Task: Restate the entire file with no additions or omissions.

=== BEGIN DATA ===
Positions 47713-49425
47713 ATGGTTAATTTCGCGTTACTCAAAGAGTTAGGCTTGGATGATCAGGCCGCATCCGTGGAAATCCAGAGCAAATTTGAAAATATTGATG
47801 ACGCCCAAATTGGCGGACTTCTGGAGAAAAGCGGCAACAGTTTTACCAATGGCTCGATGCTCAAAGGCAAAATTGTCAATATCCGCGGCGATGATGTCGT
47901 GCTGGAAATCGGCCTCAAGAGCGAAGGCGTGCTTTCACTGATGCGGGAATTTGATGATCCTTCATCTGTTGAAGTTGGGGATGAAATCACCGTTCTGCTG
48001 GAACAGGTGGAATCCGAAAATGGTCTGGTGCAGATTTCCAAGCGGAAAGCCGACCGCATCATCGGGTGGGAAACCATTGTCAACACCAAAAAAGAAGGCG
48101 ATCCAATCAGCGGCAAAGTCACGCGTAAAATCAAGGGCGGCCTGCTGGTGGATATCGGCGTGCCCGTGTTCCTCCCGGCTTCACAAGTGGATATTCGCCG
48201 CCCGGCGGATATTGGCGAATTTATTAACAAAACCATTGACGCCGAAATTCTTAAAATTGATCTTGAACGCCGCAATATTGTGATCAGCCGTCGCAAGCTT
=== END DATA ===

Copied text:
Positions 47713-49425
47713 ATGGTTAATTTCGCGTTACTCAAAGAGTTAGGCTTGGATGATCAGGCCGCATCCGTGGAAATCCAGAGCAAATTTGAAAATATTGATG
47801 ACGCCCAAATTGGCGGACTTCTGGAGAAAAGCGGCAACAGTTTTACCAATGGCTCGATGCTCAAAGGCAAAATTGTCAATATCCGCGGCGATGATGTCGT
47901 GCTGGAAATCGGCCTCAAGAGCGAAGGCGTGCTTTCACTGATGCGGGAATTTGATGATCCTTCATCTGTTGAAGTTGGGGATGAAATCACCGTTCTGCTG
48001 GAACAGGTGGAATCCGAAAATGGTCTGGTGCAGATTTCCAAGCGGAAAGCCGACCGCATCATCGGGTGGGAAACCATTGTCAACACCAAAAAAGAAGGCG
48101 ATCCAATCAGCGGCAAAGTCACGCGTAAAATCAAGGGCGGCCTGCTGGTGGATATCGGCGTGCCCGTGTTCCTCCCGGCTTCACAAGTGGATATTCGCCG
48201 CCCGGCGGATATTGGCGAATTTATTAACAAAACCATTGACGCCGAAATTCTTAAAATTGATCTTGAACGCCGCAATATTGTGATCAGCCGTCGCAAGCTT